The repeated equation, food equals love, love equals food, first stated by Edie’s mother, is something of a head fake on Attenberg’s part. In the dramatic action of the novel, in what actually happens as opposed to what is said, food provokes disgust and guilt as often as feelings of love. Although there’s nothing quite as rowdy as Alexander Portnoy’s brief love affair with the piece of raw liver he’s bringing home for the family dinner, there are more than a few moments of such extravagant, outlaw excess that we understand that the central theme of the book is Edie’s long, passionate, out-of-control and ultimately tragic love affair with food.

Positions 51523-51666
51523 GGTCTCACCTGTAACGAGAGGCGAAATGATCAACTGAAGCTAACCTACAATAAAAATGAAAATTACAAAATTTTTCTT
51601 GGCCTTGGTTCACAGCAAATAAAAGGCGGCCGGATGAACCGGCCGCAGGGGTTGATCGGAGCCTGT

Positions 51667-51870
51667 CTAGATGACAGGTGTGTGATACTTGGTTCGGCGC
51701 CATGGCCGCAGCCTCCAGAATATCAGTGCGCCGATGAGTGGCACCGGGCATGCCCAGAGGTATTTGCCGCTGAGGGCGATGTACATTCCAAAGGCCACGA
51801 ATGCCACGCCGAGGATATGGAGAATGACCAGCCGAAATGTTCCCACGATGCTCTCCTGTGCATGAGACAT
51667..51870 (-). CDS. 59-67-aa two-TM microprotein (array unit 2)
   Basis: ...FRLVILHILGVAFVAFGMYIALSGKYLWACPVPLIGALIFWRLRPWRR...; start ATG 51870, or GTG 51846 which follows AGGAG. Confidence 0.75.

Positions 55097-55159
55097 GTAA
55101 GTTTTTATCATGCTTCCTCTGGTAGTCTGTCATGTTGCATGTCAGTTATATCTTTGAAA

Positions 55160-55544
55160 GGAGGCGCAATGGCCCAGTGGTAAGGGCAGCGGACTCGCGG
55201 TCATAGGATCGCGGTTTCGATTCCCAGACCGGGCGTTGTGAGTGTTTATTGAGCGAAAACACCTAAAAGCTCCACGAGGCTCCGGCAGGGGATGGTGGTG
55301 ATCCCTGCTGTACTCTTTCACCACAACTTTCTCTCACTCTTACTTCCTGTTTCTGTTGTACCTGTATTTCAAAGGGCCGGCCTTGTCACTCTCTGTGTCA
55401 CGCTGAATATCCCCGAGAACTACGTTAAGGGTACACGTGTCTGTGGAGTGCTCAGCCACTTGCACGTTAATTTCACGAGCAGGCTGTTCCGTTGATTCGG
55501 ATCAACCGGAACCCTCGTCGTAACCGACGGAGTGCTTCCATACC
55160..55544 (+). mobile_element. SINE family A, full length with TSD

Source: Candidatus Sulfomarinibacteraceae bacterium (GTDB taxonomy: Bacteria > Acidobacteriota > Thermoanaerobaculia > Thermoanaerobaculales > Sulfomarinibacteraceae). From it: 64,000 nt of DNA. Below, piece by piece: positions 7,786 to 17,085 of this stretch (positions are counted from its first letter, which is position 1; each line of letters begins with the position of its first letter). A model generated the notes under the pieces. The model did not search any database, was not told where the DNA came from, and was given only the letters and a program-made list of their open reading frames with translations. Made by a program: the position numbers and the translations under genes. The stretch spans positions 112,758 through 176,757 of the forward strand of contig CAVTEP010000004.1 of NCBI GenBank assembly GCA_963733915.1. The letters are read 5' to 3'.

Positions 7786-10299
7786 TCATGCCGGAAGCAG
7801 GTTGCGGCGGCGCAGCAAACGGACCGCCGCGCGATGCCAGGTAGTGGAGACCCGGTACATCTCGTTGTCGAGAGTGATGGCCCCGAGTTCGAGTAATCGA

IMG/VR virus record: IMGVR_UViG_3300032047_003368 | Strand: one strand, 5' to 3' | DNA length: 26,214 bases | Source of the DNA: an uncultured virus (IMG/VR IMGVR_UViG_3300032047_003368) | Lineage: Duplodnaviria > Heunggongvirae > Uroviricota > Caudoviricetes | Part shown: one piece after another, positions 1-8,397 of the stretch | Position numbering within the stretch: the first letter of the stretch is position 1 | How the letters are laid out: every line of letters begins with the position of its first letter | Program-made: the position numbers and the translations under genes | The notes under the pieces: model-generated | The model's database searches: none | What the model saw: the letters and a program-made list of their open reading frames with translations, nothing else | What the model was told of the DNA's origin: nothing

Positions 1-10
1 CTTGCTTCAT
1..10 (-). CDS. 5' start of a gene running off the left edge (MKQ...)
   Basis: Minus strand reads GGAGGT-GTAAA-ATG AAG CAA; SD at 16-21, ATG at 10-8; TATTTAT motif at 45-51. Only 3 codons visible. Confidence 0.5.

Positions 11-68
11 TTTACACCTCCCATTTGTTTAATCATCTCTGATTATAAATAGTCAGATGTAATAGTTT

Novels about contemporary American-Jewish experience have become increasingly scarce since the great days of Saul Bellow (“The Adventures of Augie March," 1953), Bernard Malamud (“The Assistant” — I think it’s his best work, 1957), and slightly more recently Philip Roth (“Portnoy’s Complaint," 1969). Jami Attenberg recalls that tradition by her utter confidence that she has something worth telling to a wide audience of Americans, not just the ready-made, however large, sectarian audience of Jews and type 2 diabetics and the overweight.